Postgame Notes: Ray of Hope

A collection of postgame news, notes, and analysis from afar after the Boston Celtics thumped the Portland Trail Blazers, 96-76, at the Rose Garden:

A Ray of Hope

After Celtics guard Ray Allen scored a game-high 24 points in Thursday's win over the Lakers, coach Doc Rivers jokingly acknowledged that the NBA trade deadline passing must have had an affect on the veteran sharpshooter, who had struggled throughout the 2009-10 season.

“I think we should threaten to trade him all the time and then pull him back because he was phenomenal [Thursday],” quipped Rivers after the Lakers game.

But as much as Allen downplayed the significance of no longer having to deal with the trade whispers, his performance suggests a great weight has been lifted from his shoulders.

Allen scored a team-high 21 points on 9-of-14 shooting with a trio of trifectas in Boston’s lopsided win Friday night.

Playing shorthanded in the aftermath of Thursday’s five-player trade that brought Nate Robinson to Boston (he’s not expected to join the team until it returns from this four-game western road trip after Sunday’s game in Denver), the 34-year-old Allen logged a team-high 39 minutes Friday, but unlike his performance against the Lakers, he didn’t fade late.

In fact, Allen scored 11 fourth-quarter points to quell any thoughts of a Portland comeback. For a Celtics team that has watched numerous double-digit leads evaporate in the second half this season, it meant a rare ability to rest many of their starters (all but Allen, anyhow), which was especially helpful on the second night of a back-to-back.

“[Allen is] just playing well,” said Rivers, who joked again about starting trade rumors about Allen if he continues to excel as he has. “He’s relaxed. I didn’t like the minutes he played tonight again, but with the lack of depth we have right now, one of the guards was going to play. It’s usually [Rajon] Rondo, but it was Ray tonight, but he was making shots and it was good for us.”

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Doc's Opinion: All coming together

Rivers enjoyed a lot of what he saw on the court Friday night, but especially another solid effort by his team in the defensive end.

“Ball movement was terrific, but defense, No. 1, was terrific," said Rivers. "We’ve talked about it since the break, we keep getting opportunities in the first and second quarters, and then we start walking the ball up and not moving the ball and I thought this was the first game that we maintained [ball movement] throughout the game. When you pass to each other that well, and you execute offensively, and your defense is what it’s been, you become a pretty good team.”

Boston shot 53.4 percent from the field (39 of 73 overall) with 27 total assists, while limiting Portland to 33.8 percent (22 of 65 overall) with only seven assists.

Opposing View: Not the best defense

Despite his team's offensive struggles, which included a 13-point second quarter that saw Boston blow the game wide open by opening an 18-point halftime advantage, Portland coach Nate McMillan wouldn't give Boston the nod as the best defensive team he's seen this season.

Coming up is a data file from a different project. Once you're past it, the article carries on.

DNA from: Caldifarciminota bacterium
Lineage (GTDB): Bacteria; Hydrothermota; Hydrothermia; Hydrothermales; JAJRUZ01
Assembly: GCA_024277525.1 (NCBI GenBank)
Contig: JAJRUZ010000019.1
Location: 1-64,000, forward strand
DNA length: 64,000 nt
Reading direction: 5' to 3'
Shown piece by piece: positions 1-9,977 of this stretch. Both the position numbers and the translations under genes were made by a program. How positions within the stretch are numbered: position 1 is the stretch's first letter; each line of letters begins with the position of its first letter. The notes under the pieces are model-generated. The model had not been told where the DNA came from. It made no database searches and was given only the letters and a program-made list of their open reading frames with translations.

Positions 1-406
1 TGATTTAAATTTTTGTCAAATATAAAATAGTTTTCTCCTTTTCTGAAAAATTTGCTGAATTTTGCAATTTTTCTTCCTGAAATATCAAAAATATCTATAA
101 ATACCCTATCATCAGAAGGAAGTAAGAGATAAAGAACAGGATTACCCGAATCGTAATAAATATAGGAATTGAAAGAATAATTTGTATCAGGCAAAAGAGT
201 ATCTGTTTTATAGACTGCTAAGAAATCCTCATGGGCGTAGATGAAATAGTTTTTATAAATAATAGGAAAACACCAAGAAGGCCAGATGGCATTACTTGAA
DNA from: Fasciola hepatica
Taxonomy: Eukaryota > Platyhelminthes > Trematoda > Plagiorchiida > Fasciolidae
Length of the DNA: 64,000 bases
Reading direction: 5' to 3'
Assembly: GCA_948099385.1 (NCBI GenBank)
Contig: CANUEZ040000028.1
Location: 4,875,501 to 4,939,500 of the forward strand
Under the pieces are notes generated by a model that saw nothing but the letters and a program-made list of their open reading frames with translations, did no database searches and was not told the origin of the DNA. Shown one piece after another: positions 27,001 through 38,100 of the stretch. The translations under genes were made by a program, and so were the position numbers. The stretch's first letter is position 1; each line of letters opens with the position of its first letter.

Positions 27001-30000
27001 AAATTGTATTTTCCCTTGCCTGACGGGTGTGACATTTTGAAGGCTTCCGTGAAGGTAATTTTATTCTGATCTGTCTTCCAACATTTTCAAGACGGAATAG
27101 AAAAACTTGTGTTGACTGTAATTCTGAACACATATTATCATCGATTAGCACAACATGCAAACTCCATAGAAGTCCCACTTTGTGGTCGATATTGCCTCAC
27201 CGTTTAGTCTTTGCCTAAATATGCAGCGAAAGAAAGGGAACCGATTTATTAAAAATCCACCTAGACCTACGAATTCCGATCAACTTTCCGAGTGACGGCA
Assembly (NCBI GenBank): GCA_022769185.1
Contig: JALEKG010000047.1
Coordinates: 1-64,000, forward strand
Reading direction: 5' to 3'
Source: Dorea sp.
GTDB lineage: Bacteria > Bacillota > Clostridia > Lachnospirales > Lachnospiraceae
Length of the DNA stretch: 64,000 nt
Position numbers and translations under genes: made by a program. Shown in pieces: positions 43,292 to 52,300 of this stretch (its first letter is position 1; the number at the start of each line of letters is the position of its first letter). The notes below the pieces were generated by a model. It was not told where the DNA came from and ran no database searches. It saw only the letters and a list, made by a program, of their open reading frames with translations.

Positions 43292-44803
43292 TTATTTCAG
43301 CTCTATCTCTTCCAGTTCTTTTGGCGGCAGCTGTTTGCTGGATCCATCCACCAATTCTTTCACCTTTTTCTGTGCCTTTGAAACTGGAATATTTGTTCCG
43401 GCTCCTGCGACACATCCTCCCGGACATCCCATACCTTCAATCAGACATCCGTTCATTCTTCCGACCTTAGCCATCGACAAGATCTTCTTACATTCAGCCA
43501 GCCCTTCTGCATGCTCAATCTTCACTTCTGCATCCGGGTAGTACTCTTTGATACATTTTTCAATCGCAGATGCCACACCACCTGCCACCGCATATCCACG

“No, I thought the Lakers, when they came in, a big team like that played well here," said McMillan. "For whatever reason, we are getting off to some poor starts here. I thought tonight we didn’t have our rhythm, but, defensively, is where it starts. They pretty much got what they wanted in that first quarter and pretty much throughout the game.”

Bench bounces back

Boston's bench produced a rare stinker against the Lakers Thursday night, but rebounded nicely Friday. Playing with only six reserves after Thursday's five-player swap that sent Eddie House, J.R. Giddens, and Bill Walker out of town, Boston's bench combined to connect on 13-of-28 attempts (respectable 46.4 percent) for 33 points with 11 rebounds, 8 assists, 4 steals, and a block.

Tony Allen, who wasn't even expected to play after suffering a right ankle strain Friday, logged 23 minutes and scored seven points, while registering a bench-best plus-15 in the plus/minus category.

Heck, even Shelden Williams got floor time, ending his 14-game "DNP -- Coach's Decision" streak. Both Williams and Brian Scalabrine played the final three minutes of the game.

“I think it was a number of guys [playing well on the bench]," said captain Paul Pierce. "Tony Allen with his defense, Marquis [Daniels], those guys really controlled the game and pretty much pushed the lead from where we did. Then in the fourth quarter, they closed the game and allowed us to rest. That’s big especially on a long road trip.”

Loose Balls

* Rajon Rondo logged his 25th double-double of the season. He had seven assists in the first quarter alone, which was what all Portland players combined for over the entire game.

* The 20-point margin of defeat is Portland’s largest of the season and the team’s largest at home since a 120-98 loss to Golden State on April 18, 2007.

* Playing with a slight sprain in his right thumb, Pierce finished 3-of-9 shooting for nine points in 26 minutes. He was a game-time decision due to the injury.

* Kevin Garnett played one of his finest offensive games since suffering that hyperextension of his right knee in late December, connecting on 7-of-9 attempts, including a rare 3-pointer, for 16 total points in 22 minutes. He added seven rebounds and three blocks as his timing seems to be coming back now.

* Kendrick Perkins, Rasheed Wallace, and Rondo all picked up technical fouls. It's the second technical foul in as many nights for both Wallace and, more surprisingly, Rondo. Perkins got tagged as part of a double technical with Juwan Howard, when the players got tangled beneath the Boston basket.